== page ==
Sunday, April 18, 2010

Funerary Customs- The Jewish funeral


We went to a funeral today, a co - worker of Jeff's, who was taken away tragically.  It was a lovely and moving service, and even though I only knew of him- his name was Zen (yes, , Zen) through things Jeff would tell me, I learned more about him as people spoke at the service. He seems to have been by all accounts, a lovely person and best friend to many, with an outlook worthy of his unusual name.

This was also the first Jewish funeral I have attended.  The cemetery provided a small booklet about the customs, along with the special prayers and such. Since funerary customs are a topic that always fascinates me, I found it an interesting read. Men should have their heads covered, so Yamakas were given out by the cemetery for men to wear- wether Jewish or not.  The plain pine casket and the plain white shroud- whether you are a king or a pauper- you are the same in the eyes of G-d ( the word G-d isn't written either).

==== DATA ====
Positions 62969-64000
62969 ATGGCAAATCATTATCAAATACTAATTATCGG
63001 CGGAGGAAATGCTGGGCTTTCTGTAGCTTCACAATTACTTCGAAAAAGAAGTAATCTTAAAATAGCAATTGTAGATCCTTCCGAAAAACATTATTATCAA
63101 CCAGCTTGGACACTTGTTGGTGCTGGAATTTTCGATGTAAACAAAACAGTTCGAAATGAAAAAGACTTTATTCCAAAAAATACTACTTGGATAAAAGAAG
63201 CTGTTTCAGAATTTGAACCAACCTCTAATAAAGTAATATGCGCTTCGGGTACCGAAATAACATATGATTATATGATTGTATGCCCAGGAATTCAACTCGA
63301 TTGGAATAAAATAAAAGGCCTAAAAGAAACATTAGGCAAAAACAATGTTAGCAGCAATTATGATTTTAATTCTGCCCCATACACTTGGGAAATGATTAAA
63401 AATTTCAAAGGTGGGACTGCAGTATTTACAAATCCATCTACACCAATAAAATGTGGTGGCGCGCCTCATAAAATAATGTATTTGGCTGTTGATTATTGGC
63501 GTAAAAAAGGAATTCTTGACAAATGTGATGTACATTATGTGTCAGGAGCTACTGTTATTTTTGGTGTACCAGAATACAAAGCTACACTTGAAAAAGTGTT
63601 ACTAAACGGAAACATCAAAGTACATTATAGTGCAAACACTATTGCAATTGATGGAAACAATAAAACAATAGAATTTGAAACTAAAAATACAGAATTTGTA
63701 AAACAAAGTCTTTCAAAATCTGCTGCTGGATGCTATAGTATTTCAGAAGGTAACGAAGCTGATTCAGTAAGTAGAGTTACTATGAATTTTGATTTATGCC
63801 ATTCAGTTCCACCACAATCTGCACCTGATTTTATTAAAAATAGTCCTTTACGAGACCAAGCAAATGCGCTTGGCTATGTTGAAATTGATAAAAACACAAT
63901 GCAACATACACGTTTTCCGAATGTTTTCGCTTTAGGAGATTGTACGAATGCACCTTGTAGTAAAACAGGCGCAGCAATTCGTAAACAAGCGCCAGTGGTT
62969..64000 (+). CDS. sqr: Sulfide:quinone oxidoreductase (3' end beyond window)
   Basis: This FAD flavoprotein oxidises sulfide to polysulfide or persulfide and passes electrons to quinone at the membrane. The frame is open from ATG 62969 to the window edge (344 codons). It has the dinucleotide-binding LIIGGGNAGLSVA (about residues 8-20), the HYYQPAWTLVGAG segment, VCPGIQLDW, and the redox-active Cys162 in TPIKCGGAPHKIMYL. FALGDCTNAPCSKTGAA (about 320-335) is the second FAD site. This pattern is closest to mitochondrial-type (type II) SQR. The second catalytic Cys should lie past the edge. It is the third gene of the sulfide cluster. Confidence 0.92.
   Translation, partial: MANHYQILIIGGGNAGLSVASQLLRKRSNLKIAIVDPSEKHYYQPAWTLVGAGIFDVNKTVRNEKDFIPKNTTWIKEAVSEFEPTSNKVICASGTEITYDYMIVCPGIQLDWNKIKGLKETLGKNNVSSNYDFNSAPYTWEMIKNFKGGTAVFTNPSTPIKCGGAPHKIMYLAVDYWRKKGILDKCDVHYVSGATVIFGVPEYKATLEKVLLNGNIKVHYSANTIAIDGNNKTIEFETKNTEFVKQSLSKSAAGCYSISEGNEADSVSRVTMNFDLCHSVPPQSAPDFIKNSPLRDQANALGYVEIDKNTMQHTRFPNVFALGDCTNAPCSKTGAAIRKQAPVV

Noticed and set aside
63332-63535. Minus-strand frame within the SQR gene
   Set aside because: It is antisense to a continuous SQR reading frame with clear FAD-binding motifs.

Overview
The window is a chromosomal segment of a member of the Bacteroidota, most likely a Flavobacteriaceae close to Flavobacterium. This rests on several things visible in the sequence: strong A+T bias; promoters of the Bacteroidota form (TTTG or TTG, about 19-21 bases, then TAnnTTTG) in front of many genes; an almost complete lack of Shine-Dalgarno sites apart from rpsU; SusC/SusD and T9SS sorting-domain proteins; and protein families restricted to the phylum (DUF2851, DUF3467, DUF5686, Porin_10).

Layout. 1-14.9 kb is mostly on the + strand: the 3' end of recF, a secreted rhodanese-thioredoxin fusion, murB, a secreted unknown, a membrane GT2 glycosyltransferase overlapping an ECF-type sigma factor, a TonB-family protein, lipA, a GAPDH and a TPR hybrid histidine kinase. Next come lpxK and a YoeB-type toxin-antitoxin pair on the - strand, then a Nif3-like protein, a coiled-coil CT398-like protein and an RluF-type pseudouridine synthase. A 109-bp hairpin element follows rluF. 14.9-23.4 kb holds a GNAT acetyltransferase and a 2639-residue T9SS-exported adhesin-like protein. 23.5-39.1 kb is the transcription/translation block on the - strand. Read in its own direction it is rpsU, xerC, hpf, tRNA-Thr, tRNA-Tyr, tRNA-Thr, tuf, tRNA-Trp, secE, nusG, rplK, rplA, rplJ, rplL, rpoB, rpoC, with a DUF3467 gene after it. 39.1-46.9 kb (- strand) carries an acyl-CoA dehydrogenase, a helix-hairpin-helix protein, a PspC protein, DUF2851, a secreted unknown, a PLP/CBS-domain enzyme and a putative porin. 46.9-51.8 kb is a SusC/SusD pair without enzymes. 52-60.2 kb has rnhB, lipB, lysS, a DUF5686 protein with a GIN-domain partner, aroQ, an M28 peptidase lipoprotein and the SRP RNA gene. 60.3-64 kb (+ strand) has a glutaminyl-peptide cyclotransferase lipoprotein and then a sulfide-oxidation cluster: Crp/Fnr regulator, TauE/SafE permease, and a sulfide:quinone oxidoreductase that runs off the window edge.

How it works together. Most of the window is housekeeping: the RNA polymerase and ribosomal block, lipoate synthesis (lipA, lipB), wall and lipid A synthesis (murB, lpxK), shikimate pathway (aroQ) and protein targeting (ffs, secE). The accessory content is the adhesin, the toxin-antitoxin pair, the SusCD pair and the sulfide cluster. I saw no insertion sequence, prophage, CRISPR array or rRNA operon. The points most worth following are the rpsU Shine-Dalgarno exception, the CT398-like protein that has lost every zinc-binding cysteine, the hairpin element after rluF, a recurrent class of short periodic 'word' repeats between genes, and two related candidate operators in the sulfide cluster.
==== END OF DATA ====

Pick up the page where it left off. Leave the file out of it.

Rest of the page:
The service started in the chapel then moved to the graveside. It is vital that the casket go into the earth. But in todays world the casket can not go straight into the ground but has to go into a cement crypt first (to prevent ground sink), so once the casket was in the crypt ,the Rabbi put 3 big shovels full of dirt on top of the box, then the lid of the crypt went on. Thus the casket was directly in the dirt.

Then, starting with the immediate family, then each person at the service,  each person takes the shovel and puts 3 shovels of dirt into the grave. And you put the shovel back in the dirt, you never hand it to the next person. In this act you are giving to the deceased with an act that they don't repay you. Its a pure gift.  As soon as the casket is in the ground the period of mourning starts. It goes on for 7 days and includes visitation and prayers.
If you visit a Jewish cemetery , you may see stones placed on top of the grave marker as in the picture above. This is done as a sign to other visitors that the deceased is a person of great esteem, and to mark the occasion of the remembrance visit.

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